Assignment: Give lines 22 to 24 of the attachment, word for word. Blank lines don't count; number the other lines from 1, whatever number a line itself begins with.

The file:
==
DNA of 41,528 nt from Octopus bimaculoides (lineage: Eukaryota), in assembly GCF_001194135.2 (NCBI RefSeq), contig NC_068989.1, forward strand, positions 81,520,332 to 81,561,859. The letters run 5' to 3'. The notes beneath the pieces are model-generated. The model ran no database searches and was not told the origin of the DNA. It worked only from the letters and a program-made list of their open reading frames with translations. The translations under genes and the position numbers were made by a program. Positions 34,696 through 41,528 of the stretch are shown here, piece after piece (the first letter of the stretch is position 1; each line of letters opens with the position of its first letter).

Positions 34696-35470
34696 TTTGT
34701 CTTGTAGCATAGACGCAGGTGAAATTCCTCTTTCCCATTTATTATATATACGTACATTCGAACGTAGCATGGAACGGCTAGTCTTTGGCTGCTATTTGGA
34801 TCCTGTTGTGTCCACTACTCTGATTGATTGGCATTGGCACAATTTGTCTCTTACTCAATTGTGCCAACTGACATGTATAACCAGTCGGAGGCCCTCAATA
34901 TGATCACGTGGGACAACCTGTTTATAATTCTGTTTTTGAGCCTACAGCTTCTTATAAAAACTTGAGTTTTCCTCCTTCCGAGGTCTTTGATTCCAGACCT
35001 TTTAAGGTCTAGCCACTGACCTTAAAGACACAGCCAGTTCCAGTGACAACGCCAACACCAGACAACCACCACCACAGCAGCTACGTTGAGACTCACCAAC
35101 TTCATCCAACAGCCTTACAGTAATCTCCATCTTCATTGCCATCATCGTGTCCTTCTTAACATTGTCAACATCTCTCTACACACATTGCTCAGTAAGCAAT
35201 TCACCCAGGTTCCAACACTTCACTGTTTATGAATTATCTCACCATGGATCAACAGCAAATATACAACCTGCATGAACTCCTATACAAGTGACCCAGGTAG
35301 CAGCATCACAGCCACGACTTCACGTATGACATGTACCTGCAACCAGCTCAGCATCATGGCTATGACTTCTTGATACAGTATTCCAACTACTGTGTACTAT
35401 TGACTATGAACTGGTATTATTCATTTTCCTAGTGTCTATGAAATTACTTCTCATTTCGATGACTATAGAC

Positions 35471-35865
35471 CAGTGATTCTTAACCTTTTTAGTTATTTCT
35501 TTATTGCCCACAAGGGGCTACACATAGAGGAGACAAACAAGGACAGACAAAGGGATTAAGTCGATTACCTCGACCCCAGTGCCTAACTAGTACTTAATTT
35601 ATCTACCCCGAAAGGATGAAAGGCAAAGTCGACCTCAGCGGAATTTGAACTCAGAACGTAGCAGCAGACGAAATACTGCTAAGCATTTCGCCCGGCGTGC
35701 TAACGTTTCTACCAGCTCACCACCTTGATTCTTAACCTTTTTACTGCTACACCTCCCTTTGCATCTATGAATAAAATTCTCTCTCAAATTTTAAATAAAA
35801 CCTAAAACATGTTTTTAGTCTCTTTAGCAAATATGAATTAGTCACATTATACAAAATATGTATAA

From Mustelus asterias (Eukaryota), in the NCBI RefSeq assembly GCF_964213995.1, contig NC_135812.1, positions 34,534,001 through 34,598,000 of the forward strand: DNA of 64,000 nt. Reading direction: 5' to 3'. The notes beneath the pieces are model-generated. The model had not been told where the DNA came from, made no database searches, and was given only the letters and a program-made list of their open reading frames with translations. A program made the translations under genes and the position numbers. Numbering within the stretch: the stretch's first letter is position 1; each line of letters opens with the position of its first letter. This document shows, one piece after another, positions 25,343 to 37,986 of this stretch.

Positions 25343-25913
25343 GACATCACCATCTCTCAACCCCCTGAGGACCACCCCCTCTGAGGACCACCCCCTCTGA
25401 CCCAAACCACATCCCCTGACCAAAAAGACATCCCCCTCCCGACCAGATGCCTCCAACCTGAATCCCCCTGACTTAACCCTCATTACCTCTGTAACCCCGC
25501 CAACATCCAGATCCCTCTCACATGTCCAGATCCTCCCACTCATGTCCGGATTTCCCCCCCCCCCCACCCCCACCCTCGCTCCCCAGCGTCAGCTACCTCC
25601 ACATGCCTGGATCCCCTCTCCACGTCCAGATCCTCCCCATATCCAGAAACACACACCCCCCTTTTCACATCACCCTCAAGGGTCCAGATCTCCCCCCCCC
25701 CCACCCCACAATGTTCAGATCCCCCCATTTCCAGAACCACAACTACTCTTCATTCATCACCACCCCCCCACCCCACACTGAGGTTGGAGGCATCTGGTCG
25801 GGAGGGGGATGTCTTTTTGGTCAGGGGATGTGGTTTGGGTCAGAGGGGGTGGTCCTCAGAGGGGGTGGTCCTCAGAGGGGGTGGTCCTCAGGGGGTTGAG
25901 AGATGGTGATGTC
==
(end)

25501 CAACATCCAGATCCCTCTCACATGTCCAGATCCTCCCACTCATGTCCGGATTTCCCCCCCCCCCCACCCCCACCCTCGCTCCCCAGCGTCAGCTACCTCC
25601 ACATGCCTGGATCCCCTCTCCACGTCCAGATCCTCCCCATATCCAGAAACACACACCCCCCTTTTCACATCACCCTCAAGGGTCCAGATCTCCCCCCCCC
25701 CCACCCCACAATGTTCAGATCCCCCCATTTCCAGAACCACAACTACTCTTCATTCATCACCACCCCCCCACCCCACACTGAGGTTGGAGGCATCTGGTCG